The mesosphere is made up of noctilucent clouds, atmospheric tides, gravity tides and planetary tides. Less is known about the mesosphere because it is hard to study.
The mesosphere is the area of atmosphere situated between the stratosphere and thermosphere. It extends from 31 to 53 miles above the planet. Weather balloons and other aircraft are not capable of flying high enough to penetrate the mesosphere, making it difficult to study.
Even the satellites that orbit above the mesosphere cannot directly measure the traits of this layer of atmosphere. Scientists employ instruments on sounding rockets to sample the mesosphere. These flights are brief and inconsistent, so the mesosphere remains shrouded in mystery.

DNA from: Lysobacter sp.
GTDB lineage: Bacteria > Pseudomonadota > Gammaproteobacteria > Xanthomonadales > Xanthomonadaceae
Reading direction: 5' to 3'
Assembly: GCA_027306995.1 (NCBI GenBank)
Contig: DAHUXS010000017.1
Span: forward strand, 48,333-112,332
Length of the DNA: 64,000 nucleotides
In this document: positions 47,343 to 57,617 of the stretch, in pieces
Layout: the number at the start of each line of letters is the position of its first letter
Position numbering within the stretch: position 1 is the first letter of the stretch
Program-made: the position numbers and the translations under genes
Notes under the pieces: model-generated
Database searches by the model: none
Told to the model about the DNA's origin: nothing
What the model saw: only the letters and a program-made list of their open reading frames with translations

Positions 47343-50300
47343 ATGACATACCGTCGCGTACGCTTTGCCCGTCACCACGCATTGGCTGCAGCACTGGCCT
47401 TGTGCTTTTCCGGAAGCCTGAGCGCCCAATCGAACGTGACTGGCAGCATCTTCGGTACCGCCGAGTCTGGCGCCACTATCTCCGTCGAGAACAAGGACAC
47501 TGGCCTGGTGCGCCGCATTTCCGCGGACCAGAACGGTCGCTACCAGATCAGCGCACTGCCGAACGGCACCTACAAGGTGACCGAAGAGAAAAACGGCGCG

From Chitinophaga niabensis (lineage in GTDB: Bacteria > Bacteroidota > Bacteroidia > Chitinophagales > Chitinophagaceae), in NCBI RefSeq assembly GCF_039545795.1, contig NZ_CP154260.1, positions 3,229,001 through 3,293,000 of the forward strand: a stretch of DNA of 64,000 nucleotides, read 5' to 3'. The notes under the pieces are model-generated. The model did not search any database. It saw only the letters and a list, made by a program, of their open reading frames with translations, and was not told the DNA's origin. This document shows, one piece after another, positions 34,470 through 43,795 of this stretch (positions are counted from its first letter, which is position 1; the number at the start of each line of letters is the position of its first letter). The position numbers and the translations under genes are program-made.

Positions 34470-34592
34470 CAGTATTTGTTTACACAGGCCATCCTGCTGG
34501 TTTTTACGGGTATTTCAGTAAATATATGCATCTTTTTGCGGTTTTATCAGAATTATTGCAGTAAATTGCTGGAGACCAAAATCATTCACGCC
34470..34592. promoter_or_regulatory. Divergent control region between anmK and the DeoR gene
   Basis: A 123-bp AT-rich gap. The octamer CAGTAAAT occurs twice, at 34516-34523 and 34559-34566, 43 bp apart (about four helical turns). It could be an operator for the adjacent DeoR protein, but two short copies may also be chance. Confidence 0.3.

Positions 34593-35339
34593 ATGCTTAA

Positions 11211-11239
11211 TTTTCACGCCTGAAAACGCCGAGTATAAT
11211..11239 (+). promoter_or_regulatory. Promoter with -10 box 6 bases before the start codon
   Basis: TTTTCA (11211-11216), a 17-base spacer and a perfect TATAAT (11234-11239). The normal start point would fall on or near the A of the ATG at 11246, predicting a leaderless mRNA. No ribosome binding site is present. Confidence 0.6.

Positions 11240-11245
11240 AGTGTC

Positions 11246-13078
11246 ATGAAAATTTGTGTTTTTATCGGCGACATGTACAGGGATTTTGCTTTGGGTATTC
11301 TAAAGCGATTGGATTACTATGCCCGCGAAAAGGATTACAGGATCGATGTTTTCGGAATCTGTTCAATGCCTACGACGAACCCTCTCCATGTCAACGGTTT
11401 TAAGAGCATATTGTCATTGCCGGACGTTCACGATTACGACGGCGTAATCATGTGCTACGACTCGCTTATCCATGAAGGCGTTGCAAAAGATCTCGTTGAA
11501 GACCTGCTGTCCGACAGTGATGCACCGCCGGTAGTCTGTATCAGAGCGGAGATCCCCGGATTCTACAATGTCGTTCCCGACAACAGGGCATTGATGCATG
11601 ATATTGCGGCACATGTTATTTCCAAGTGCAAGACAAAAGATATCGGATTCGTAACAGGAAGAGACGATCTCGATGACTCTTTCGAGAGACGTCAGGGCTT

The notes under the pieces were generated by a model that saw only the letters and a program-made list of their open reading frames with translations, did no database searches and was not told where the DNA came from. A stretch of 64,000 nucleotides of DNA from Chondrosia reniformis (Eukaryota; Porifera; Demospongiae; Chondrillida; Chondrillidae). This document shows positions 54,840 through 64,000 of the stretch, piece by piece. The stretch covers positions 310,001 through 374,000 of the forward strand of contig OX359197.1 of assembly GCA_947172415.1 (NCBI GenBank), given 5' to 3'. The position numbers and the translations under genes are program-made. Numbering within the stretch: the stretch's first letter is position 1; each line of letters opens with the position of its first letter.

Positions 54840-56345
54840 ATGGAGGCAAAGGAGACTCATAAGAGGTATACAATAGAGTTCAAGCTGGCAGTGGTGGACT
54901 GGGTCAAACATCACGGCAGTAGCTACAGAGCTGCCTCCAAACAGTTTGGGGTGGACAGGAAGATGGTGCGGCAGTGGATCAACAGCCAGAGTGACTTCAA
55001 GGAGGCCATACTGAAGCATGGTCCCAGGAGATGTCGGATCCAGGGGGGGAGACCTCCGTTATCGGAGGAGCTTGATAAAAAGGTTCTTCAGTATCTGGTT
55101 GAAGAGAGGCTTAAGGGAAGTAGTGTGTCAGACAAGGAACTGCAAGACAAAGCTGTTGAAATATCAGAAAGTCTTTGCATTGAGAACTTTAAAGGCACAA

It is known that the mesosphere vaporizes meteors, but some of the material lingers so that this layer of atmosphere has a high concentration of iron and other metal atoms. High-altitude clouds called "noctilucent clouds" or "polar mesospheric clouds" form in the mesosphere near the poles of the planet. These clouds form much higher than regular clouds, and occasionally electrical discharges akin to lightning appear dozens of miles above the troposphere where thunderclouds are formed.
Together, the stratosphere and mesosphere are sometimes referred to as the middle atmosphere. Gravity and planetary waves influence the mesosphere by carrying energy up from the lower troposphere and stratosphere to drive global circulation.